Opportunities abound in health care stocks

Investors can find growth and defense potential in the sector.

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Key takeaways

  • Health care can offer an attractive potential combination of growth and defensive features.
  • The long-term transition away from a fee-for-service model and toward a value-based model may have created opportunities among managed-care and other companies.
  • Our experts have also found opportunities in developers of next-gen biotech treatments that aim to intervene in diseases at the RNA and DNA levels, offering the potential to curb some illnesses at much earlier stages.

Stock investing is never without risk, but the current landscape presents an unusual combination of challenges. The Federal Reserve's aggressive interest-rate hikes raise the specter of a possible recession in 2023, meaning investors may continue to need strong defenses in their portfolios. But with inflation still running near 40-year highs in the US, they also can't afford to give up on the search for growth.

Against this unhealthy backdrop, investors may want to take a closer look at the health care sector, which can offer an attractive combination of defensive and growth characteristics.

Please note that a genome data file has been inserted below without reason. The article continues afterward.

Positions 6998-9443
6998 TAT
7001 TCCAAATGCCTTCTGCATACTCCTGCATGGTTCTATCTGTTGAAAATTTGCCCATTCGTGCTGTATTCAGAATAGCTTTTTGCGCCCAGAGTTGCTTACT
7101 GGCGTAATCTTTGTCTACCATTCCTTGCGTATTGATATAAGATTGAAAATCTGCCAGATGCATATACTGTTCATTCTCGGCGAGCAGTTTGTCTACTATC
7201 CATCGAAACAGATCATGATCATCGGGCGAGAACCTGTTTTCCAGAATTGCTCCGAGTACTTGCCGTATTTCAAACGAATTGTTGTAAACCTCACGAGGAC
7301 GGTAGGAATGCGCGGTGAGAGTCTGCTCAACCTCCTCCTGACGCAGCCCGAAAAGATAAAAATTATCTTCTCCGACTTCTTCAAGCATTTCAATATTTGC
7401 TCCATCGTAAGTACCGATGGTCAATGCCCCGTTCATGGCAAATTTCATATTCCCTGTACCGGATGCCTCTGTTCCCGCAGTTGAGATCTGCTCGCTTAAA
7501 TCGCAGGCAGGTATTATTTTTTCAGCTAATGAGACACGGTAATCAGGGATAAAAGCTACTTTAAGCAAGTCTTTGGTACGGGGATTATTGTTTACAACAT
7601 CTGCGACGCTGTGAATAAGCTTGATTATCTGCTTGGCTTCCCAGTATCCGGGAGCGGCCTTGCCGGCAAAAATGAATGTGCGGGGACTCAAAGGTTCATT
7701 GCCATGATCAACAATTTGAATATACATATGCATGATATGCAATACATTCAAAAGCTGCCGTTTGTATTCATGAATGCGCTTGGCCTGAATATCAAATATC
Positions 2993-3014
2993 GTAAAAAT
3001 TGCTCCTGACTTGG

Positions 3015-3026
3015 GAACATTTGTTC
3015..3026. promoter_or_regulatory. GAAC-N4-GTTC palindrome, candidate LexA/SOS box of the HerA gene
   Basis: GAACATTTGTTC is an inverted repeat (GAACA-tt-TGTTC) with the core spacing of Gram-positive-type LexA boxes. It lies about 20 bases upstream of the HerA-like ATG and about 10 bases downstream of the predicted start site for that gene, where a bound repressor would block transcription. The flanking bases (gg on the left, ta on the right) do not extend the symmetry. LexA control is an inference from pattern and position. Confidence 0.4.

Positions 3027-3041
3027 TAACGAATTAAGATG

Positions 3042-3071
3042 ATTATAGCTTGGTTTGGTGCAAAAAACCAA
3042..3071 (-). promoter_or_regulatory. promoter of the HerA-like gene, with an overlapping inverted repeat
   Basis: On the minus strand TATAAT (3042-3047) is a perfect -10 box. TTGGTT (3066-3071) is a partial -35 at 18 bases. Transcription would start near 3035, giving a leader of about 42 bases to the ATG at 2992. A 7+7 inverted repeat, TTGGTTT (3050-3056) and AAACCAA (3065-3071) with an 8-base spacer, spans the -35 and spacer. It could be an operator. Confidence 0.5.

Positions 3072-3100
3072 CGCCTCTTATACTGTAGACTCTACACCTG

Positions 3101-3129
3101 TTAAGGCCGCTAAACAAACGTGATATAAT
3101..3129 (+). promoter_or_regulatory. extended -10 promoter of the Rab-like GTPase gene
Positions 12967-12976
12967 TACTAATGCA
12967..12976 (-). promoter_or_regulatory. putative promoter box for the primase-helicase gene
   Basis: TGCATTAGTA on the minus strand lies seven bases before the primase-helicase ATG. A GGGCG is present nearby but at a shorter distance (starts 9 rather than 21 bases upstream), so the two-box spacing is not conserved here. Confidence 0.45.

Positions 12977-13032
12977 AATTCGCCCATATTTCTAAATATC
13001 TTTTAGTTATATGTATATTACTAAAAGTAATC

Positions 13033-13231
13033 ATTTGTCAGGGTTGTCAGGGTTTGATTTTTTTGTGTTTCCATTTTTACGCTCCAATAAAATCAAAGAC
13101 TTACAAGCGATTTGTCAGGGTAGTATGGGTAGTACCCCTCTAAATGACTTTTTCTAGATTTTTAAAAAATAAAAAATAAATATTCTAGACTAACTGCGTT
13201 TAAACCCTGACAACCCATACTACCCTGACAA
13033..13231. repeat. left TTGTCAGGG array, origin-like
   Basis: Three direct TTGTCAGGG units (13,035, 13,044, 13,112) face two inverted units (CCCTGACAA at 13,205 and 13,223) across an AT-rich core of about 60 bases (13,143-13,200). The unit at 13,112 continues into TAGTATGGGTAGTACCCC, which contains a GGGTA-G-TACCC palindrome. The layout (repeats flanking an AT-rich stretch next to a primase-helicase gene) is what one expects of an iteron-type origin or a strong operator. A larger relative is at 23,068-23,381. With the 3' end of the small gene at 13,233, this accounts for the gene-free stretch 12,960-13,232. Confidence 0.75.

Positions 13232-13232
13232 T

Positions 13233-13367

Short-term defense, long-term growth potential

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Health care accounts for nearly 20% of the US economy1—a share that has been steadily expanding. Since people by and large take their prescriptions and go to the doctor regardless of the state of the economy, health care tends to be more resilient and less vulnerable to economic downturns than most industries.

This element of steady, consistent demand also makes many health care businesses relatively immune to economic cycles. Further, Eddie Yoon, manager of Fidelity® Select Health Care Portfolio (), highlights life-science tools and managed-care providers as examples of businesses that have the ability to offset inflationary pressures.

Life-science tools, which include companies that make specific tools or ingredients used in manufacturing biotech and other drugs, enjoy high profit margins and compete in a field with relatively few vendors, which affords them strong pricing power. And managed-care businesses (i.e., health insurance networks), have the "scale and ability to push through premium increases to customers every year," letting them pass through inflationary pressures, says Justin Segalini, manager of Fidelity® Select Health Care Services Portfolio ().